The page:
Friday, August 29, 2008
If you've heard of Brazil, you've heard of samba. Most people have glimpsed photos or scenes from Brazilian Carnaval, with sexy revelers festooned with a feather or two, writhing to samba rhythms. But what exactly, is samba? I always thought it was a music genre but I discovered that it's music, dance, and so much more, at Santo Amaro's House of Samba.
Stepping into the terraced building that also holds a studio and performance space, before you can even get to the samba exhibits, the altars of seven saints loom. Like all African art forms, samba does not separate the spiritual from the mundane. The heavy percussion of samba beats derive from candomble music used for sacred ceremonies. Statues of Saints Lazarus, Joan, Barbara, Bonfim, Anthony, Roue, and the Portuguese twin Saints(! ) Cosme and Daniel, line the first wall of the Samba House. The corresponding colors for the candomble orishas or deities, adorn the background of each altar. The beads representing the orisha connected with the saint hang dramatically over each statue. I stood in front of the altars, a little overwhelmed. I was raised Catholic so most of the figures were familiar but I couldn't figure out all the symbolism and how the orishas connected specifically. The candomble religion is embedded in Brazilian culture but it's a very complex system. I'll be discussing it in detail in a later post.
An exhibit highlighting samba instruments was next. Besides the all important drum, (pandeiro)there were tambourines and guitars (cavaco) and plates and knives, over a floor filled with sand. The floors of poor houses were typically made of sand and samba music and dance is traditionally performed in the sand. Bahia is known for its rural, folk versions of samba, which is very different from the contemporary samba you see in Rio. Samba De Roda, or circle dance, is the most famous. It features women dancing in and out of a circle and men playing guitar, tambourine and plate and knife. a defining move of the samba de roda is the umbigada, where the women bounce gently off of each others bellies. The music and dance can be traced to African Bantu culture and the exhibits spotlight this point, displaying all the clearly African characteristics of samba.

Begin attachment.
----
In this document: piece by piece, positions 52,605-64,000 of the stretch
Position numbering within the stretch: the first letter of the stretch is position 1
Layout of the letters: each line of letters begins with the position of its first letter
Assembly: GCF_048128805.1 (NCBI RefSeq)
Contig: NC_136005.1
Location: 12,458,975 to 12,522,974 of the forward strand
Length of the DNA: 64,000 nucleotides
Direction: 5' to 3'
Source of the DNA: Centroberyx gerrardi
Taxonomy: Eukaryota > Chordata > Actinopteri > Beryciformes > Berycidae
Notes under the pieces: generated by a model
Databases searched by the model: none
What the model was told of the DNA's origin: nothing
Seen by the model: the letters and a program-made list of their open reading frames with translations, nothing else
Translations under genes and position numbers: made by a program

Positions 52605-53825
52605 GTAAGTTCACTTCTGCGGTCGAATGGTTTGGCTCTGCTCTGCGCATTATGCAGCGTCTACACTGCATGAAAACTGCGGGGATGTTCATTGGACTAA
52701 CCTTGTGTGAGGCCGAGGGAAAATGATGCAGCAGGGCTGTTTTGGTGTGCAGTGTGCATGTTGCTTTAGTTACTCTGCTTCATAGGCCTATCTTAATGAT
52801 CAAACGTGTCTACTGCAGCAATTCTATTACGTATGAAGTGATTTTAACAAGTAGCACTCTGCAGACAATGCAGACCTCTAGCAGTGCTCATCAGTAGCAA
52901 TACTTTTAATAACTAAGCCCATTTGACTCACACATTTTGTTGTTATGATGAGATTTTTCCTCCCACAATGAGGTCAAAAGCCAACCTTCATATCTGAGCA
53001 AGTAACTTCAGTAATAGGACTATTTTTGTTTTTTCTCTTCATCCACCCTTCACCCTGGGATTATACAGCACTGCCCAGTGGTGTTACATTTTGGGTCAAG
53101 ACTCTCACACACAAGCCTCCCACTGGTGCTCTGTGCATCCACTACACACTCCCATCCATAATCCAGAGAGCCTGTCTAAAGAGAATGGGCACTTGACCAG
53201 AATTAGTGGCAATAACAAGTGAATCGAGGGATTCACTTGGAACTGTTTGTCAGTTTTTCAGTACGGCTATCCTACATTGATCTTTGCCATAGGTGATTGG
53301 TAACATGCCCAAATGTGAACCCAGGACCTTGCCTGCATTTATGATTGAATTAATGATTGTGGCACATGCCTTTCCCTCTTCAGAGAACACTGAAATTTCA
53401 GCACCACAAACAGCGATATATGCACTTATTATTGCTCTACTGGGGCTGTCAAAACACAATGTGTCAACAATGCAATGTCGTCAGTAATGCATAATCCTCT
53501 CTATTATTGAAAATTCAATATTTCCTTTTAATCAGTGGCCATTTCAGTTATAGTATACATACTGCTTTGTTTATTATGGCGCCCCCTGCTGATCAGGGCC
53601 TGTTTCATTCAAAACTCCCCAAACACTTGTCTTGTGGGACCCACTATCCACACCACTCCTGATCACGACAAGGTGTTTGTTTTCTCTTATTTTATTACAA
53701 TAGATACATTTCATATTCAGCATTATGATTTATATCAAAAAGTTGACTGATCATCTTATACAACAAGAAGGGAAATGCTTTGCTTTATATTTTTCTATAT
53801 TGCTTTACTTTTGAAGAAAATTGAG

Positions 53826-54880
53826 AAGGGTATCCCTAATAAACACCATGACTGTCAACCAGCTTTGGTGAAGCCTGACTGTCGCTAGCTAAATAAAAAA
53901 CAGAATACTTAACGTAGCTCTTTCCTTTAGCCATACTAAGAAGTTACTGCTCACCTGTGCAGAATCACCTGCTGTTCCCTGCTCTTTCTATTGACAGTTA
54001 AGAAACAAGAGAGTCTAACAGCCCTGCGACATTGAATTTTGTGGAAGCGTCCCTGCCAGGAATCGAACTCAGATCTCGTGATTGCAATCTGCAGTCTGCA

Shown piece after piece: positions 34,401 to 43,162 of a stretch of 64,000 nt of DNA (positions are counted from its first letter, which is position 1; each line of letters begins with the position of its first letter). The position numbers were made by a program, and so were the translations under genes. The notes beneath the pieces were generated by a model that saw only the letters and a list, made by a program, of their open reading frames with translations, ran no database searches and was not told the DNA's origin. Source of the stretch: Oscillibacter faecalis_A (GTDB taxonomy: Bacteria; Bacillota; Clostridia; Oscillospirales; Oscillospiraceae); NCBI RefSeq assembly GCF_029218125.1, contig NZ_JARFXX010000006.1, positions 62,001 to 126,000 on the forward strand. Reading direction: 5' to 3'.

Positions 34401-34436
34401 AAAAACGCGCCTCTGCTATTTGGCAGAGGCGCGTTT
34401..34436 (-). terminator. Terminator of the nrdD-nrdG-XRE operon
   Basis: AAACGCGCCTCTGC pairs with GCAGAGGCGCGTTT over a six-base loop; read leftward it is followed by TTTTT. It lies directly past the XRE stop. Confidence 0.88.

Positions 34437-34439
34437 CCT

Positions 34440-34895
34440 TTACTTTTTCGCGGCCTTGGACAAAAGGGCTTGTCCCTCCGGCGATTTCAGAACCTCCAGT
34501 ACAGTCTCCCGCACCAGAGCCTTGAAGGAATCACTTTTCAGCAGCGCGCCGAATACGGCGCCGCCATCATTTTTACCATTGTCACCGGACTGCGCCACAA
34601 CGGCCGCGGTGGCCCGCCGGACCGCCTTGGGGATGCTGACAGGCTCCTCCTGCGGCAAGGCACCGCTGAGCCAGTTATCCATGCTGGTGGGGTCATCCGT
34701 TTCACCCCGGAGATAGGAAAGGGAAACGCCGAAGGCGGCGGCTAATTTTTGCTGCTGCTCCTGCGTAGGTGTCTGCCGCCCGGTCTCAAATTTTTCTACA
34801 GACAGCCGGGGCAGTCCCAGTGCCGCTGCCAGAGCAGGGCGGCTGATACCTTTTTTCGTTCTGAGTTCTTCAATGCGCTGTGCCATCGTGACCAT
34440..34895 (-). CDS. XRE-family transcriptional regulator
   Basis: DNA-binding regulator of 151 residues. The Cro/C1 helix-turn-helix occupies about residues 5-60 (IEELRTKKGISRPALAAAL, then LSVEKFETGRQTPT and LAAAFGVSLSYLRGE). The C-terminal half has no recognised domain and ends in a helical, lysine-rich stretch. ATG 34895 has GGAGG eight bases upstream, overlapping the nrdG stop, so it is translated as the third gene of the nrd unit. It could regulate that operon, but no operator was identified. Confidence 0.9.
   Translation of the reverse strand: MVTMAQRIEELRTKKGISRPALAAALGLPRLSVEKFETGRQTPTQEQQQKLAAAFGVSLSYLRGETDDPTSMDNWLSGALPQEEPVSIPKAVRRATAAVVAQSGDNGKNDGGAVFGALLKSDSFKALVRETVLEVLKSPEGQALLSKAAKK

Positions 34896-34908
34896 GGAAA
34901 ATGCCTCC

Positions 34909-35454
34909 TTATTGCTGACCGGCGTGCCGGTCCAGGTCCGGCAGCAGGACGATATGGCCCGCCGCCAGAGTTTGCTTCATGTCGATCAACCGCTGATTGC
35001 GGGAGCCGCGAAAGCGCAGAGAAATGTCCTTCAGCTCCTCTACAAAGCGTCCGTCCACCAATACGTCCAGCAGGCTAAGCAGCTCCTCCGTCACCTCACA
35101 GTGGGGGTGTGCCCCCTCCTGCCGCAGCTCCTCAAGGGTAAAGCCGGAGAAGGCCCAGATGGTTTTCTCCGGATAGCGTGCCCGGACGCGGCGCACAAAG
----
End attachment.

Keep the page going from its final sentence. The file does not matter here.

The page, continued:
Tuesday, August 26, 2008
Poetry Santo Amaro Style
The name Santo Amaro da Purificacao sounds like the title of a poem or novel and in a lot of ways, this quaint rural town on the Northern coast of Brazil reflects the very essence of poetry. Starting from the sun-baked streets and ice cream-colored buildings, this place screams with charm. The cobblestone roads are narrow and seem to be overflowing with people, animals and products for sale. The marketplace, which features an array of tropical fruits and vegetables as well as homemade hootch, is famous for its Bembe do Mercado Festival, which is the only candomble ceremony that takes place in an open setting. The sunflower yellow courthouse, with its cannons still aimed at intruders, is a national monument that commemorates Brazil's independence from Portugal in 1822.
Perhaps Santo Amaro's ultimate claim to fame rests plainly in the middle of town. That's where you'll find the childhood home of the poet of Salvador, Brazilian musical icon Caetano Veloso. Caetano's 100-year-old mother remains the village matriarch and I was taken by the white-washed house to meet her. Tired out from meeting officials for the independence ceremonies, she was napping but I enjoyed hearing about the family's lasting influence on Santo Amaro from my guides. A lyrical genius and political artist on the level of Bob Marley, Caetano has even been compared to Leonardo da Vinci because of his renaissance-man ability to write poetry, paint, sing and direct movies. Caetano founded the Tropicalismo movement with Gilberto Gil in the 60s, blending rock, jazz and Brazilian folk genres with densely political lyrics. That music forced Caetano and Gilberto into exile by Brazil's military dictatorship until 1972.
Although he's now retirement-aged, Caetano continues to pump out innovative tunes laced with his breezy, sinuous vocals. Considering standouts from his ginormous catalog of albums, one of my favorites is 2000's "A Bossa de Caetano." He re-interprets bossa nova classics and throws in an extra twist with a stunning cover of Michael Jackson's "Billie Jean." This was the soundtrack that flowed through my mind as I explored the poetry of Santo Amaro.
Friday, August 22, 2008
Flaunting flawless skin, a vibrant spirit and colorful fashion sense, Brazilian women are famous for their beauty. On my recent trip to Northern and Southern regions of Brazil, I wasn't shocked to discover that Brazilian women mostly rock 3-4 inch stilettos in sand, over cobblestones and through airports. Nor was I amazed that most wear very little make-up and exude a natural beauty that's eternally kissed by the sun. What grabbed my attention was the realization that it wasn't the glammed up cariocas that strut down Copacabana and Ipanema who captured my memory. It was the baianas, the striking women from Bahia that wear traditional white dresses, fly headwraps and ritual beads, who really rule.